Courtnay McFarlane, Artist/Curator/Poet – Toronto

Courtnay McFarlane is a Jamaican-born visual artist, curator and poet whose literary work has been published in African-Canadian and Queer anthologies. A long-time activist in Black LGBTQ communities he was a founding member of a number of groups that were forerunners in providing voice and visibility to Black LGBTQ issues. In 2018 he created Legacies in Motion: Black Queer Archival Projects and curated its first exhibition See We Yah! in April 2019. The exhibition unearthed and celebrated the political and cultural activism of Black LGBTQ communities in Toronto. See We Yah! was exhibited at BAND Gallery as part of Myseum’s Intersections Festival and later remounted at the ArQuives. His most recent curatorial project is TD’s Black History Month exhibition Joints + Junctions: PRESENTing Hogan’s Alley by Andrea Fatona and Cornelia Wyngaarden. Hosted by BAND Gallery and Legacies in Motion, the online screening takes place on Saturday, February 20.

  1. Ajamu: Archive

Ajamu: Archive is the latest project by my mentor and good friend Ajamu Ikwe-Tyehimba, the Black British queer photographer, scholar, archive curator, and radical sex activist. It was Ajamu who launched me into the world of Black queer archiving, inspiring my first archival exhibition and advising on all my projects since. I think of him as the title-whisperer because he is brilliant in coming up with them. Ajamu is all about transnational dialogues and my regular Face-time/FB Messenger early Sunday morning chats with him have kept me inspired and motivated creatively over the pandemic.

  1. Gallery ledges (IKEA Mosslanda)

Painting behind mirror: Oluseye, Khalif, 2016; textile piece is my work

In the absence of galleries one can physically attend during the lockdown, my home gallery, which consists of some well-placed picture ledges and rotating works from local Toronto artists, has served me well. I love juxtaposing disparate pieces of art, and mixing art and decorative objects. No holes for hanging or long-term commitment necessary, and playfulness encouraged.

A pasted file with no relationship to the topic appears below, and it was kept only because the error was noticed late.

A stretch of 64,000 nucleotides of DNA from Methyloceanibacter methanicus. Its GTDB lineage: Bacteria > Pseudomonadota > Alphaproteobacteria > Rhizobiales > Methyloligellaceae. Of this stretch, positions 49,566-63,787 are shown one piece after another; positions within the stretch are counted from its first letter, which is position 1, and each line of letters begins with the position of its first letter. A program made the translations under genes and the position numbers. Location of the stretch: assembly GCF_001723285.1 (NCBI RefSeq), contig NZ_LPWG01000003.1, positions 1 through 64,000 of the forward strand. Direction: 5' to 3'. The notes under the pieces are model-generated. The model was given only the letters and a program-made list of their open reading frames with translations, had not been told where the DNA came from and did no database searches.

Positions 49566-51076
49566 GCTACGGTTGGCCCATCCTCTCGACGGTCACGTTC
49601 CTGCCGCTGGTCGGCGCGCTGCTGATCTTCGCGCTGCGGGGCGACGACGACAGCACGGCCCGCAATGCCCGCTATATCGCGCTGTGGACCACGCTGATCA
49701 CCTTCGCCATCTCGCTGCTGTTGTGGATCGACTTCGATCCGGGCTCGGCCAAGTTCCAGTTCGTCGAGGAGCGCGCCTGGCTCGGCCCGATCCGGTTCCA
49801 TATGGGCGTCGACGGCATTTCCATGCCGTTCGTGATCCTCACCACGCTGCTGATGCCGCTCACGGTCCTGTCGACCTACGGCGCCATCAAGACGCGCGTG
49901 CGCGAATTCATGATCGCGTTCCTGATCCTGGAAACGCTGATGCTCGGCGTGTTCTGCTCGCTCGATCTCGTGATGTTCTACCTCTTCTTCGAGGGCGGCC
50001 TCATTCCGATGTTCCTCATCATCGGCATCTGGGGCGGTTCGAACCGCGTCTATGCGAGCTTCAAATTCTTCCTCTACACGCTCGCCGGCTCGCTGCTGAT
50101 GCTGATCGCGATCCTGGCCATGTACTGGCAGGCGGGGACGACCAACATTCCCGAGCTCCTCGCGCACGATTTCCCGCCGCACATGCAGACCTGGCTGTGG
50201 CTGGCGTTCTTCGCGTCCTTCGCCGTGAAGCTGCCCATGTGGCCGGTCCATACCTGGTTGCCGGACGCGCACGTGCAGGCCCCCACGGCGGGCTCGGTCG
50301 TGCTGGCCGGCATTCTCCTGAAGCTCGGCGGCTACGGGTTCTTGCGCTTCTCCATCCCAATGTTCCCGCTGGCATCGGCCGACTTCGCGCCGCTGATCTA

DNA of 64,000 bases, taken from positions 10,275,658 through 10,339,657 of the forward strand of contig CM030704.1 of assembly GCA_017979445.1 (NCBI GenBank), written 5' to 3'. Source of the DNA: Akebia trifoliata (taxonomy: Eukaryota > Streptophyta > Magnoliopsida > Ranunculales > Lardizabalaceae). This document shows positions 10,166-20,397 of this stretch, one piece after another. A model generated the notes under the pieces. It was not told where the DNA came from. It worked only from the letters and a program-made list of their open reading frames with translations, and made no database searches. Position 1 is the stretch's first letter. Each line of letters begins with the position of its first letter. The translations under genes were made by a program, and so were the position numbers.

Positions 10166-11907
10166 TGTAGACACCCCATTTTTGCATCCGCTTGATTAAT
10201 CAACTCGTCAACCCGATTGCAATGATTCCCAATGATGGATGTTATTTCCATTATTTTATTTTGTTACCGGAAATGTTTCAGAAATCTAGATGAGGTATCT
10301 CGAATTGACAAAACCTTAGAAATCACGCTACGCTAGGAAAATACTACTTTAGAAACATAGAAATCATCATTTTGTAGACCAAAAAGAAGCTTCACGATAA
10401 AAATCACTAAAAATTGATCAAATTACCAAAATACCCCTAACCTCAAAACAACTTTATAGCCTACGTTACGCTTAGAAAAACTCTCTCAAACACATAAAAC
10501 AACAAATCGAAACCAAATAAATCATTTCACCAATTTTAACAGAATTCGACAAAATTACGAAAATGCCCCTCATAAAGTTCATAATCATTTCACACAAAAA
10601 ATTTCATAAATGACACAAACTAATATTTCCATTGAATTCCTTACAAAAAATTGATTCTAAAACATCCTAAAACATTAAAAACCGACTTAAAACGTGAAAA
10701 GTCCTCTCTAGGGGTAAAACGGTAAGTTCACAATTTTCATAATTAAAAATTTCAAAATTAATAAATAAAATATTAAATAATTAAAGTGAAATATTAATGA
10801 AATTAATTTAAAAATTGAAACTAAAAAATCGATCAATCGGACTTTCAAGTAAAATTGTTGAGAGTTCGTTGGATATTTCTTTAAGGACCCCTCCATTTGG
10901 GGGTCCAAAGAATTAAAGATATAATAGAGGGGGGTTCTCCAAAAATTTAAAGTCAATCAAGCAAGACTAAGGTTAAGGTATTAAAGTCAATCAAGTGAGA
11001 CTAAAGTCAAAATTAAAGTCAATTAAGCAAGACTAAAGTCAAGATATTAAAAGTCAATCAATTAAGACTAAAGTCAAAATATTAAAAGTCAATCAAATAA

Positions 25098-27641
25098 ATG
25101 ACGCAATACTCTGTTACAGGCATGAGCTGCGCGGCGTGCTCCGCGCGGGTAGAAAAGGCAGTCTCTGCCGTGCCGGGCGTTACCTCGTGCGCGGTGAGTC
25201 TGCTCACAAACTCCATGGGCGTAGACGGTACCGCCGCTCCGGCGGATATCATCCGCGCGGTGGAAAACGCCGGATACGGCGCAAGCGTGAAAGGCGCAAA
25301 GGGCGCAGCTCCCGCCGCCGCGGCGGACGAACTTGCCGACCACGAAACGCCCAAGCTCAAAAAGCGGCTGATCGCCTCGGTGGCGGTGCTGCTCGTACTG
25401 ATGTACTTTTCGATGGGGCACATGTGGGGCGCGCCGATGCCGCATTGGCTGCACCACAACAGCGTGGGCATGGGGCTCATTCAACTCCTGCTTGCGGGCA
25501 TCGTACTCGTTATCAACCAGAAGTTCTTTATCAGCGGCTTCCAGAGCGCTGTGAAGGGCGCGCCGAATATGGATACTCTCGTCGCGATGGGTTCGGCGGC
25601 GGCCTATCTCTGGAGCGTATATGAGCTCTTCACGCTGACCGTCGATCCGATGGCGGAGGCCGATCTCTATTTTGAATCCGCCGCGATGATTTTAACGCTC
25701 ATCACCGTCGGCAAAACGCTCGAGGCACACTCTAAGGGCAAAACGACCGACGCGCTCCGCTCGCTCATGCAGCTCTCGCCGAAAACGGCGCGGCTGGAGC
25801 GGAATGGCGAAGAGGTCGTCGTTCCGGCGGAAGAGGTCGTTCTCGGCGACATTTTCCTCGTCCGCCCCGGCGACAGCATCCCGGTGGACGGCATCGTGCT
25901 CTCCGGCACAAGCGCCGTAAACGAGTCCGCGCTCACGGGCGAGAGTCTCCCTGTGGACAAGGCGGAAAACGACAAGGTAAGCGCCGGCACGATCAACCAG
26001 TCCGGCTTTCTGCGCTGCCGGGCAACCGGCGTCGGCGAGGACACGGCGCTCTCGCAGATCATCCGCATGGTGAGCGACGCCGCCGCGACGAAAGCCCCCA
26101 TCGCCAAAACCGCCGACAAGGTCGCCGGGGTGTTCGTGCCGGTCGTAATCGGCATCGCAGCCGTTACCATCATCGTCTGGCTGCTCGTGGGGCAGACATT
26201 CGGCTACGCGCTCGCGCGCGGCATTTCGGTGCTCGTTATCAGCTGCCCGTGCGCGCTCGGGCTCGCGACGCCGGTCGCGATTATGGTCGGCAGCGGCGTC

Photograph: Jah Grey, T Ford, 2015

  1. The Prophets by Robert Jones Jr

Lately I’ve found it challenging to maintain focus and attention long enough to read novels. I’m not sure if it’s the impact of too much social media consumption or more COVID-itis, but my once favourite pastime now requires some serious discipline. I’ve recently committed to reading the debut novel by an author whose social justice and pop-cultural pieces I used to devour on his social media Son of Baldwin site. The novel tells the tale of the “union between two enslaved men on a Deep South plantation.” My goal is to finish it in time for the author’s talk with OISE/U of T Professor and Black Gay Men’s Network Steering Committee Member Dr. Lance T McCready on February 26th organized by A Different Booklist.

  1. The Black LGBTQ dancehall scene

Rose-Ann Marie Bailey Thomas, Nifa Fittaz, 2012

I want to big up the work of photographer Rose-Ann Marie Bailey-Thomas who has been documenting this scene for over a decade through her photo-booth styled images that capture the fierceness of the dancers and their strong bonds of kinship and community. The online exhibition is part of the Joints + Junctions show at BAND Gallery and sale of the images support the work of the Black Coalition for AIDS Prevention.

  1. Podcasts

For those times when sleep won’t come:
The Read
Writers & Company
The Institute of Black Imagination
Code Switch
Questlove Supreme